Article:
A strategy manifesto from one of China’s biggest tech companies declares, amid familiar visions of ubiquitous AI, that deepfakes are more boon than bane.
What’s new: A white paper issued by Tencent outlines AI’s growing impact on the global economy, particularly in media. The company argues that photorealistic images of people who don’t exist (like the portraits above, generated by thispersondoesnotexist.com), along with manipulation of images of people who do, have tremendous commercial potential despite their reputation for making mischief.
The bright side: The paper argues that what it calls deepfake synthesis — the basket of AI techniques capable of synthesizing realistic human faces, voices, and bodies, as well as other objects — could yield a range of economic and social benefits. It’s already being applied for legitimate purposes:
- Deepfake technology has been used in the movie industry to produce body doubles of deceased actors and to match motions of an actor’s mouth to voiceovers in various languages.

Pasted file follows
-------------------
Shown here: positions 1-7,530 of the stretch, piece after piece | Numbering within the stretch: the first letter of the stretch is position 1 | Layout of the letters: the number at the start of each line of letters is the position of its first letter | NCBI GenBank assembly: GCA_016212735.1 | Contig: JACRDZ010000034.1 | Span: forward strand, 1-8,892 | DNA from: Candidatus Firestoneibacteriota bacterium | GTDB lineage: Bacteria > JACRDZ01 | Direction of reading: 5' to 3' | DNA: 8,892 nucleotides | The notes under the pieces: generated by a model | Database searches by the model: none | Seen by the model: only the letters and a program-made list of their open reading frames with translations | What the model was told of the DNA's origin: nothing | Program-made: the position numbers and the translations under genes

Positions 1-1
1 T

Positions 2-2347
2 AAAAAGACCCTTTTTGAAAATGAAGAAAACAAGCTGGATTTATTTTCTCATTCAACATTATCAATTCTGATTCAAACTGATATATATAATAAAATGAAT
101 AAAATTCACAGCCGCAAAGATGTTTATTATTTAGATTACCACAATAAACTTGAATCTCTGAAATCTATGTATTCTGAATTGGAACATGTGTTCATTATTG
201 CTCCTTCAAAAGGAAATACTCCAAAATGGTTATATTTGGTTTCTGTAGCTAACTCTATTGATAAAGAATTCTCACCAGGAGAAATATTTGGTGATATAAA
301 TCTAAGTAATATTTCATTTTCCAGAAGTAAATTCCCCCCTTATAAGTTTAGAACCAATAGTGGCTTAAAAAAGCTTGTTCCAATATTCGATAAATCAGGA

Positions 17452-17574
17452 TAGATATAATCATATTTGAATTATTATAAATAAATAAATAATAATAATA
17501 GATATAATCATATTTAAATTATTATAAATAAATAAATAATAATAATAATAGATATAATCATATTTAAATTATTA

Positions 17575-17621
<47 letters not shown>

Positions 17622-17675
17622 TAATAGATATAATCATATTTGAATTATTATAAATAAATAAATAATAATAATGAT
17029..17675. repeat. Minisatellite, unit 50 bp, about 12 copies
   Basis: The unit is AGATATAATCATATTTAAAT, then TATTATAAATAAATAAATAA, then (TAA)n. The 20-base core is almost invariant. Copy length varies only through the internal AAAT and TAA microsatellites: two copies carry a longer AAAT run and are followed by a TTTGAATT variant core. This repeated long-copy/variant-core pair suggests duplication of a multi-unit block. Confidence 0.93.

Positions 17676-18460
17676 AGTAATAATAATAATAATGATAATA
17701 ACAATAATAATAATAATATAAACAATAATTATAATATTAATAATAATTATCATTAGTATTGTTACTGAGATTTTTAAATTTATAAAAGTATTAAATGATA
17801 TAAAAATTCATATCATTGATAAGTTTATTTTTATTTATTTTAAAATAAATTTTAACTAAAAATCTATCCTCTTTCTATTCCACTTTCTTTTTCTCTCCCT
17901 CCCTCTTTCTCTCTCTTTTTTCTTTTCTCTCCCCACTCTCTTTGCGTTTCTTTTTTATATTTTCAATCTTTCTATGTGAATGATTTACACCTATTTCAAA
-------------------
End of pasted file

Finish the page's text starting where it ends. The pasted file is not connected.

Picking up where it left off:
- It has fueled the rise of apps that let users alter their own appearance or swap faces, such as FaceAPP and Zao.
- E-commerce companies are using similar tools to provide shoppers with virtual views of themselves wearing different outfits.
- Project Revoice uses neural sound synthesis to re-create the voices of people who no longer can speak due to conditions like amyotrophic lateral sclerosis, also known as Lou Gehrig’s disease.
Beyond fakery: The company’s vision for AI isn’t just about digital doppelgangers. The paper argues that techniques like few-shot learning and offline reinforcement learning could drive broader commercialization in disciplines like natural computer vision, language processing, and voice recognition. The company also looks to AI to help improve crop yields and balance energy demand.
Behind the news: Tencent has a vested interest in promoting AI. The white paper accompanied the release of specialized machine learning platforms for entertainment, broadcasting, content review, and industrial processes, as well as Light 2.0, a program that encourages commercialization of AI research.
Why it matters: Tencent is among China’s most valuable tech companies with a strong presence in gaming, entertainment, and media. Its plans influence the direction of technology as well the attitudes of regulators who would bind it. Its push to commercialize deepfakes could open new markets — and thorny issues — for the AI community.
We’re thinking: Deepfakes have potential uses in online education, such as enabling an instructor on video to deliver a course in any number of languages. But, as the paper itself notes, regulation is necessary to thwart potential abuses.